In this collection of short essays based on personal experiences, Mark Elswick offers humorous episodes about being a man and father. Whether it’s his daughter sending him to the store to buy those…well, things that transforms him into “Padman”; his realization that at forty-two, he is slowly turning into an old man; or his reaction to his middle school aged daughter dating a “man” two years older than her, readers—male and female alike—will find themselves cracking smiles when they aren’t busy laughing out loud.
Elswick also has a serious side to him. Interspersed with the comical tales are heartfelt looks into the lives of people who experience a Traumatic Brain Incident (TBI) injury, including his own story of being in a life-threatening car accident that left doctors predicting he would be a vegetable for the rest of his life. With compassion and insight, while retaining his sense of humor, Elswick writes to raise awareness about TBI; a portion of Padman: A Dad’s Guide to Buying…Those, and Other Tales’ proceeds will go to TBI research.
* Readers will laugh out loud at the comical real-life humor
* Women will marvel in amusement at male misperceptions
* Men will shyly smile imagining themselves in these predicaments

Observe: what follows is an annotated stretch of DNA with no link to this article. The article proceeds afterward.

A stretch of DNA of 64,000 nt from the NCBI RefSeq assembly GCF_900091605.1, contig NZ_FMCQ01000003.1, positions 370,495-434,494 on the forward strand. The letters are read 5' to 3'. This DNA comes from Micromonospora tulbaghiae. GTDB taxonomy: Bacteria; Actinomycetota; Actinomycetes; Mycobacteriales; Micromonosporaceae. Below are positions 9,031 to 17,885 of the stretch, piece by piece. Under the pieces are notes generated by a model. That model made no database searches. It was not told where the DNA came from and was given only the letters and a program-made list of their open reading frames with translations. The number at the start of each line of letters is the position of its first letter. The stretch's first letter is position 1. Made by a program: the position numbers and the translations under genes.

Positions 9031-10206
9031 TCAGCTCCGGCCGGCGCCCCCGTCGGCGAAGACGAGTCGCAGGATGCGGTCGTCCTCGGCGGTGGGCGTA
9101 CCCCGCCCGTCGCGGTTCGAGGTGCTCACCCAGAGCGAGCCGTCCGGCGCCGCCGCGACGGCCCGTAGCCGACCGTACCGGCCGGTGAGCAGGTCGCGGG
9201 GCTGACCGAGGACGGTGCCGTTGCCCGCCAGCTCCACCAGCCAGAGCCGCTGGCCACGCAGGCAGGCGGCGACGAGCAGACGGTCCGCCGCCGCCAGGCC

* You will understand the capabilities of a Traumatic Brain Injury
* Indirectly donate to the Brain Injury Association of America
Learn more at www.MarkElswick.com
From the Reflections of America series at Modern History Press
About the Author
That was the news that greeted Mark E. Elswick’s parents upon arrival at the hospital following their only son’s September 9, 1992, automobile accident. After the initial prognosis was reported in a small, quiet, closet-like waiting room, the comatose author-to-be’s parents were told that if he ever regained consciousness from what turned out to be a month-long coma, Mark would be a vegetable.
Surprisingly, he has defied that immediate “death sentence” and vegetative prediction. Today, Elswick has not only survived, but he has exceeded any possible expectations for a severely brain-injured patient. In addition to retraining his brain to think, eat, walk, and talk, he returned to college, where he had completed his sophomore year before the accident. Against all odds, he went on to earn his B.A. and M.A. from the University of Michigan—Flint and Central Michigan University, respectively.
As an author, Elswick is giving back to the injury which nearly killed him, one book at a time. A percentage of the proceeds from every sale of this book will be donated to Traumatic Brain Injury (TBI) research.